When we talk about the form of a song, we’re usually talking about the arrangement of its basic elements such as verse, chorus and bridge. That word form, though, can refer to other things: aspects of the lyric, the design of a melody, or how keys are established and changed as a song progresses.
Listeners to your songs are only vaguely aware of the formal design of your song, but that’s mostly due to the fact that they don’t usually have the vocabulary to describe what they’re hearing. So aspects of the formal design of your song are actually quite noticeable to your audience, but mostly on a subconscious level.
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That means that when you change things relating to the design of your song, you can make a strong impact on your audience, even though they may not be consciously aware of what’s causing that impact.
Generally, any time you change what audiences are expecting, you grab their attention. You hope, of course, that they have a positive reaction to those changes. Playing around with the formal elements that make up the design of your song can be a good way to make it a little less predictable, and possibly more exciting.
Here’s a quick, short list of things you might consider that pertain to the design of your music. It’s time to experiment:
- Start with the chorus. Starting a song with the verse makes sense because a verse is where we describe people or situations, and choruses are where we express emotions about those situations. So starting with the chorus can be exciting and unexpected. It won’t necessarily work for every song, but if your song needs a shot of excitement out of the gate, a chorus-first design is a great option. Example: “Rehab” (Amy Winehouse).
- Jump to the bridge after a verse instead of after a chorus. It’s typical to place the bridge after the second chorus. So typical that it’s hard to find a song that uses a bridge where that doesn’t happen. But Genesis’ 1982 hit “Paperlate” is a good example. The bridge happens after Verse 2 (2’08”), just as you’re expecting the chorus. (It’s also an example of a song starting with a chorus.)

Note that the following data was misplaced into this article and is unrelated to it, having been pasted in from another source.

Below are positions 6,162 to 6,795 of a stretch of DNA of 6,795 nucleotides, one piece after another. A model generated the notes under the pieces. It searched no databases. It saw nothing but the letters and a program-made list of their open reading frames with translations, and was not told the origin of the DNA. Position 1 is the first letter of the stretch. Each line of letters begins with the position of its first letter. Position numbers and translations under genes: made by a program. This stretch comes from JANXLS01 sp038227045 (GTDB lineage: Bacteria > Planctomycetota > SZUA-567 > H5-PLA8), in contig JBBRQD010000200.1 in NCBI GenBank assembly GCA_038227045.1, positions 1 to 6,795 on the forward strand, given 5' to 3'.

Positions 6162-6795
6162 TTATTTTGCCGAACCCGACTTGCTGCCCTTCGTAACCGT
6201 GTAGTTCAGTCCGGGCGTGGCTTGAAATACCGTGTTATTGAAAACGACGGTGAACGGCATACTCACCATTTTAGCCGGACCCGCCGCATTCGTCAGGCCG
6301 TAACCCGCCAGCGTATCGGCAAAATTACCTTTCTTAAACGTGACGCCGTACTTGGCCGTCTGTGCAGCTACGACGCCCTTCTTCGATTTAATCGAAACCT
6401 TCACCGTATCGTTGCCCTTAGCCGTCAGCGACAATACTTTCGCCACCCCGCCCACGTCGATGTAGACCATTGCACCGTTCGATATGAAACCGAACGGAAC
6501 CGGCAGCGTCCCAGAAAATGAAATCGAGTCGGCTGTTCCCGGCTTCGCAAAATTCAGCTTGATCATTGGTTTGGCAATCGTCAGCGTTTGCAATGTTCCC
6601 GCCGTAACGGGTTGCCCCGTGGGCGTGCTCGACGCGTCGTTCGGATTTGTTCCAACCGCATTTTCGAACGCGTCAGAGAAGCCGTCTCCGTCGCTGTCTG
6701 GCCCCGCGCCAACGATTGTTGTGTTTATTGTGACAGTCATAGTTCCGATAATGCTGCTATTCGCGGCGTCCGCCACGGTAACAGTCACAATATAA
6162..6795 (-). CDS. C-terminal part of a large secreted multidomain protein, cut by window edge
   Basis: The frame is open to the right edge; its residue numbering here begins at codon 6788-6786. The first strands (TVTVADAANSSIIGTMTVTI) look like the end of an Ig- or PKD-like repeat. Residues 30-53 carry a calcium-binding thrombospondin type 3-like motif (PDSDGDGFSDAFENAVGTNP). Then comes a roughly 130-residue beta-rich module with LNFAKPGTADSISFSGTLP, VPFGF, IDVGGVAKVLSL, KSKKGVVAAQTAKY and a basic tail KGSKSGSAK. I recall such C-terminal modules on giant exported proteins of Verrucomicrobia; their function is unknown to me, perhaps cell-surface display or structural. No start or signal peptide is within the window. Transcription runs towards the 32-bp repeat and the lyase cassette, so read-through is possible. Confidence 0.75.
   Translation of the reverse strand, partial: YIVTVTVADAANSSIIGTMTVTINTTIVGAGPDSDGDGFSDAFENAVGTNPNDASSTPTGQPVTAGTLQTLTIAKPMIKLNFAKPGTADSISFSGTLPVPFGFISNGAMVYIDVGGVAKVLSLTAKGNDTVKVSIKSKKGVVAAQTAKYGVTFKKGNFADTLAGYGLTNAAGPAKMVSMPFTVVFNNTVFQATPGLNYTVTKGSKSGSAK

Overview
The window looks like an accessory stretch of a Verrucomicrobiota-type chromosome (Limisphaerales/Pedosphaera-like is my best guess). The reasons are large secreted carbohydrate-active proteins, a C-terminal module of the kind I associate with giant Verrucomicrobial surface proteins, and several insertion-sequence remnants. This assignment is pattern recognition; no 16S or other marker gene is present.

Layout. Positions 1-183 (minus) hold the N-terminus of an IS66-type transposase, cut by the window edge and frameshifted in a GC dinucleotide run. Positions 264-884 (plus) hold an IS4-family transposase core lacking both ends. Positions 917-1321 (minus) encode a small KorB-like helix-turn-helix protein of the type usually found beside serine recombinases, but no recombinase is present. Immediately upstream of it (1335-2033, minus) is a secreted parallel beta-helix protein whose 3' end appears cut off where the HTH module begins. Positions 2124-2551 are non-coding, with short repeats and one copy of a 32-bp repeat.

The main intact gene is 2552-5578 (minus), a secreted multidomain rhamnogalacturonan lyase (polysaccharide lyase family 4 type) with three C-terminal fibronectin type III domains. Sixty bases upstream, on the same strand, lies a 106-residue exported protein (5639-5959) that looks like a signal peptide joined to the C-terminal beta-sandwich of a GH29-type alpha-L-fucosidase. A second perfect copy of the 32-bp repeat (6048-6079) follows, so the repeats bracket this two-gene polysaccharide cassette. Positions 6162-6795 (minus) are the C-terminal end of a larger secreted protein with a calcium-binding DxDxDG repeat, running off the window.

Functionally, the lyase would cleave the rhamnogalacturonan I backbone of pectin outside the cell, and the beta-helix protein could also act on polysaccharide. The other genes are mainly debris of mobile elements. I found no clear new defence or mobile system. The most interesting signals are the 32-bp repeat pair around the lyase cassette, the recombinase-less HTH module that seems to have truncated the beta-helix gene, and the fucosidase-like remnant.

- Start a song with an instrumental (or an instrumental solo). An instrumental at the start of your song can be an interesting way to keep your audience guessing. A great classic rock example is Supertramp’s “Bloody Well Right” from their “Crime of the Century” album (1974). If you’re starting with an instrumental, it’s got to be good enough, and played well enough, that your audience isn’t simply waiting in frustration for the song to start.
- Start a song with spoken word. Weezer’s 1994 song “Undone – The Sweater Song” (Rivers Cuomo) starts with a background conversation during the intro. A great way to have your song stand out from most songs out there.
- Abandon the main idea of your song, and then return to it. Eric Carmen did this when he wrote “All By Myself“, and, after the second chorus, created a lovely piano/orchestra bridge that bears little resemblance to the main portion of the song. In fact, Carmen wrote this interlude first, and then composed the rest of the song (the verse melody of which is a lift from Sergei Rachmaninoff’s Piano Concerto No. 2 in C minor, Opus 18). You don’t need to hire an orchestra to do this kind of musical diversion. It can be anything that serves as a pleasant deviation from whatever the song has presented. You need to be careful, though, and make sure that your radically different section isn’t so odd that it detracts from the rest of the song.
“Hooks and Riffs: How They Grab Attention, Make Songs Memorable, and Build Your Fan Base” shows you how a good hook can make the difference between songwriting success and failure. With great examples from pop music history.